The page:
Among the most important issues confronting the profession today, I see (1) growth due to a stagnant economy and an insecurity or uncertainty regarding the near future. Business is not expanding, very few IPOs are occurring and clients are selling, dissolving or struggling, making it difficult for firms to raise or even maintain existing fees. (2) Low-balling on fees is again a prevalent nemesis, which I thought was a part of history. However, it seems like a difficult lesson for this profession to learn. (3) Baby Boomer retirements or requirement to continue to work is playing havoc with good strategic planning initiatives. Fortunately many agreements cap payments to retiring partners or limit the number of partners that can retire in any one year. (4) Succession planning is a critical concern since I see a very limited confidence level by retiring or senior partners in the bench of partners behind them. This is striking fear into many partners that they may never see their retirement benefits completed and causing the merger mania environment so prolific at the moment. (5) Finally, there is a myopic regulatory environment in a highly unfriendly political environment propagated by a present administration antagonizing the profession causing serious insecurity by many CPA partners.
Jay Nisberg -- President, Jay Nisberg & Associates
What the SEC will decide about convergence/condorsement with international accounting standards. Their lack of a decision has created uncertainty and with this being an election year, I doubt if any conclusion will be announced in 2012.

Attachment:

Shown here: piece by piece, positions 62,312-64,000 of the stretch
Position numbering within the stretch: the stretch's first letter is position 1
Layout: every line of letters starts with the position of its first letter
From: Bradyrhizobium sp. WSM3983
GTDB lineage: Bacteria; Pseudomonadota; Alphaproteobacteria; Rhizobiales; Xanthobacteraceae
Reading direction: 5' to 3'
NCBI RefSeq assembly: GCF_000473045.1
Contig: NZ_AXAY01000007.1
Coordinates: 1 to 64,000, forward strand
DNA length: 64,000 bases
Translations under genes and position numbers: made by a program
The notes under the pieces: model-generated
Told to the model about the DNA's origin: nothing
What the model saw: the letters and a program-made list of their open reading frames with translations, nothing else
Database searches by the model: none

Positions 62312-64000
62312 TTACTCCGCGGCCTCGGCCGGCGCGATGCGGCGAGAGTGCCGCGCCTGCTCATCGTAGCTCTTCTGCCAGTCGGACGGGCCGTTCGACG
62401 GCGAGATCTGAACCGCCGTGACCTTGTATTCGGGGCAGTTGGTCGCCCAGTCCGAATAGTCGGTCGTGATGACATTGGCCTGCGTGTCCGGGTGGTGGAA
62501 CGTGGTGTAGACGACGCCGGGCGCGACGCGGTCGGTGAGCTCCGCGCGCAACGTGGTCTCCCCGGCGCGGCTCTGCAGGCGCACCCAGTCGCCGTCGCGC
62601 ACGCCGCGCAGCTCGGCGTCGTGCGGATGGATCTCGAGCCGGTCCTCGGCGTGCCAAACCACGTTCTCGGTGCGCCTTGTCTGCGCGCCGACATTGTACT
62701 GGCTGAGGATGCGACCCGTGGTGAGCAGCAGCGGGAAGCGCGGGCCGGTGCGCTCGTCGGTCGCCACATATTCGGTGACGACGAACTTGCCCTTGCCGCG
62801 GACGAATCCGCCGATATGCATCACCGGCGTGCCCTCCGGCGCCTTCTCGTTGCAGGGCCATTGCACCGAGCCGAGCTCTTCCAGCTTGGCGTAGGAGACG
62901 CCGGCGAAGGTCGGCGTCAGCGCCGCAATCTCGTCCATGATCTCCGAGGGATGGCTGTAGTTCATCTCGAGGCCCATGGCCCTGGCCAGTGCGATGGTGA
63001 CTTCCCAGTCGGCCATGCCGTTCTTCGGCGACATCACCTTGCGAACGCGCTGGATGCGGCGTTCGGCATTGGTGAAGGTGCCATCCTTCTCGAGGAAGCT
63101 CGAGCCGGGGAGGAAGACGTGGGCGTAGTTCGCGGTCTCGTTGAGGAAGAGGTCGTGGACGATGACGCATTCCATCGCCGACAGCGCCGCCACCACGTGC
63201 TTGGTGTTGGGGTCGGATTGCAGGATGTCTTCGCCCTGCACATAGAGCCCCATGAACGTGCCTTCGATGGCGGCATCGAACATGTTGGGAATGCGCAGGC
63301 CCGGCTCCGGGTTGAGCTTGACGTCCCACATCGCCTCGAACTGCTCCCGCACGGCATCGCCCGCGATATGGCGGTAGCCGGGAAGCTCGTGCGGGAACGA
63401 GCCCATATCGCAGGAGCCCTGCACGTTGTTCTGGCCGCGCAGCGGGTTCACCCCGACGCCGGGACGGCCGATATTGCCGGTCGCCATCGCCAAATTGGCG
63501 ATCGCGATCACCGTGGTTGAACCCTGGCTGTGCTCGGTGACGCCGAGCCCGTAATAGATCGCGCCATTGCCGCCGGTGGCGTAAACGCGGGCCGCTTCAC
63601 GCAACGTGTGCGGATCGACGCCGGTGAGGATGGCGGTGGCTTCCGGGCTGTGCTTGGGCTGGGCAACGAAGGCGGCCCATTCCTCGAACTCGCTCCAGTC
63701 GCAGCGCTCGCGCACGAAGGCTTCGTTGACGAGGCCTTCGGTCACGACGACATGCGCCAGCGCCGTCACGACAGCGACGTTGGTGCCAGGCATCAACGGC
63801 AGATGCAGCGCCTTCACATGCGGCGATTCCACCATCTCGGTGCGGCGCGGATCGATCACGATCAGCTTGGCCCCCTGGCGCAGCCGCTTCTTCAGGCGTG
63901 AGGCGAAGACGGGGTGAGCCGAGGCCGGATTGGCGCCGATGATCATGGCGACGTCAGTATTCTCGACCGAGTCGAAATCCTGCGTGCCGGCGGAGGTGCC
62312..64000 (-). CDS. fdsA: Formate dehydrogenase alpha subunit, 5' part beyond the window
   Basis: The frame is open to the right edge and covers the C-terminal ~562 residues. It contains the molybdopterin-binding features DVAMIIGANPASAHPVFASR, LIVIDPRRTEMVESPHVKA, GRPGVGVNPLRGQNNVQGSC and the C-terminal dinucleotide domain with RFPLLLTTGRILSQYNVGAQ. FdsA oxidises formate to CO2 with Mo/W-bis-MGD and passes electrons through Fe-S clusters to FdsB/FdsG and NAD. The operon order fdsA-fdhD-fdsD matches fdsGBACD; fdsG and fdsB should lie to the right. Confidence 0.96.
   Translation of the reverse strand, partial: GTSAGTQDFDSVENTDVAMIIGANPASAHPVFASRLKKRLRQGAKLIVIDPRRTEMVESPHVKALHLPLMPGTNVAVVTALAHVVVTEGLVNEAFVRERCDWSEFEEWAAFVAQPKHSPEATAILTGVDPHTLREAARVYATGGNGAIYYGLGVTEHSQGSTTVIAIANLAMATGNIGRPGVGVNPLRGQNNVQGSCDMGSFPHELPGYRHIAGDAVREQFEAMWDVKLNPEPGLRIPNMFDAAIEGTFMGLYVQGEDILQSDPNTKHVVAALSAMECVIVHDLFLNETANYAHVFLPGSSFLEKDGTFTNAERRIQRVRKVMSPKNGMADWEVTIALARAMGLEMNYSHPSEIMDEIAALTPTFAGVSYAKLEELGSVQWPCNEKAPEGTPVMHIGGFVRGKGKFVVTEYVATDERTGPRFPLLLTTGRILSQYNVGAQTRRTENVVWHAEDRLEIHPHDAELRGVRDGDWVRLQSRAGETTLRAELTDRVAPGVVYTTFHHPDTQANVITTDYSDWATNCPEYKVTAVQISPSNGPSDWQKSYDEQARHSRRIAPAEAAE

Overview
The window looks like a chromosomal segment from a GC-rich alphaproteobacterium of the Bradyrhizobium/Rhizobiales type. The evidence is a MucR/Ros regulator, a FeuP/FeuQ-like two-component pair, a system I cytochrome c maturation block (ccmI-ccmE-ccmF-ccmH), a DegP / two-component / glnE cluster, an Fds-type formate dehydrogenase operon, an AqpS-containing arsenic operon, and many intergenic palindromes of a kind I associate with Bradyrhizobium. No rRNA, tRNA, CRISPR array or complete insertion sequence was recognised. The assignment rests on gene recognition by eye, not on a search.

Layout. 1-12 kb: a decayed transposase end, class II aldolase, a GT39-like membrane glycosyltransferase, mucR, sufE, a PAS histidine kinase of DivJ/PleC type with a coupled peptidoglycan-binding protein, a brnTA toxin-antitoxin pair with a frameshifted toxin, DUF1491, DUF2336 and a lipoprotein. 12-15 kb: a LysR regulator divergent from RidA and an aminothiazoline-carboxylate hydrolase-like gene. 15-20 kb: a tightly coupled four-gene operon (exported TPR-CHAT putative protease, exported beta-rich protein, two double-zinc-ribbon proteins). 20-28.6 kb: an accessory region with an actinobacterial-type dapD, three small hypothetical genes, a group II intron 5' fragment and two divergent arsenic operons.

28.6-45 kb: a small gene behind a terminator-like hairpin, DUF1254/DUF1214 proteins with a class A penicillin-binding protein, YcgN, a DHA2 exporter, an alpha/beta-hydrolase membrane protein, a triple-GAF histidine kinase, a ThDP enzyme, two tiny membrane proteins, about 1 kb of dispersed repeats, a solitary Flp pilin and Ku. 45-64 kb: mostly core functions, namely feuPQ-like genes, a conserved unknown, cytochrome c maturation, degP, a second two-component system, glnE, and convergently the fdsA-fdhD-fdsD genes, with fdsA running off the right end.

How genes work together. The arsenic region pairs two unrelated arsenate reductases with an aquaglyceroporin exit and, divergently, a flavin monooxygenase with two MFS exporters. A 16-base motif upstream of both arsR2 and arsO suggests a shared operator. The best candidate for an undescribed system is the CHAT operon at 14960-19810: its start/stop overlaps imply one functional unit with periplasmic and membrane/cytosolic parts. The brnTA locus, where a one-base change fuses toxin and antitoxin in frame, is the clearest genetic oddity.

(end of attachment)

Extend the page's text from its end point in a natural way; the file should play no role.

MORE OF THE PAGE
Judith O'Dell -- Chair, FASB Private Companies Financial Reporting Committee
The most important issue in my eyes is the slow pace of firm transition to next-generation status. That is, moving to a more efficient, social, and collaborative way of conducting business. And not just because it's a better way of working internally, but because clients are demanding it. The era of the digital client is here -- those that demand online options for ease of use and convenience, not to mention heightened security. Today's clients are also socially driven, many choosing to communicate via social media channels and other collaborative forums. This means that a radical change in firm culture is required to meet the needs of both a technologically advanced client base, as well as our new generation professional staffers. For firms that refuse to makes the proper changes in technology, workflow, and overall culture, it's certain they will soon be obsolete. That is the big issue.?
To support today's digitally minded clients (and staff), there are so many innovations available to the profession. Firms need to adeptly implement cloud technologies, social media, advanced practices, and other innovative operational methods. The profession must change with the needs of our clients. And today's clients are digital and social, and desire a way to collaborate with their trusted advisors, not just be advised.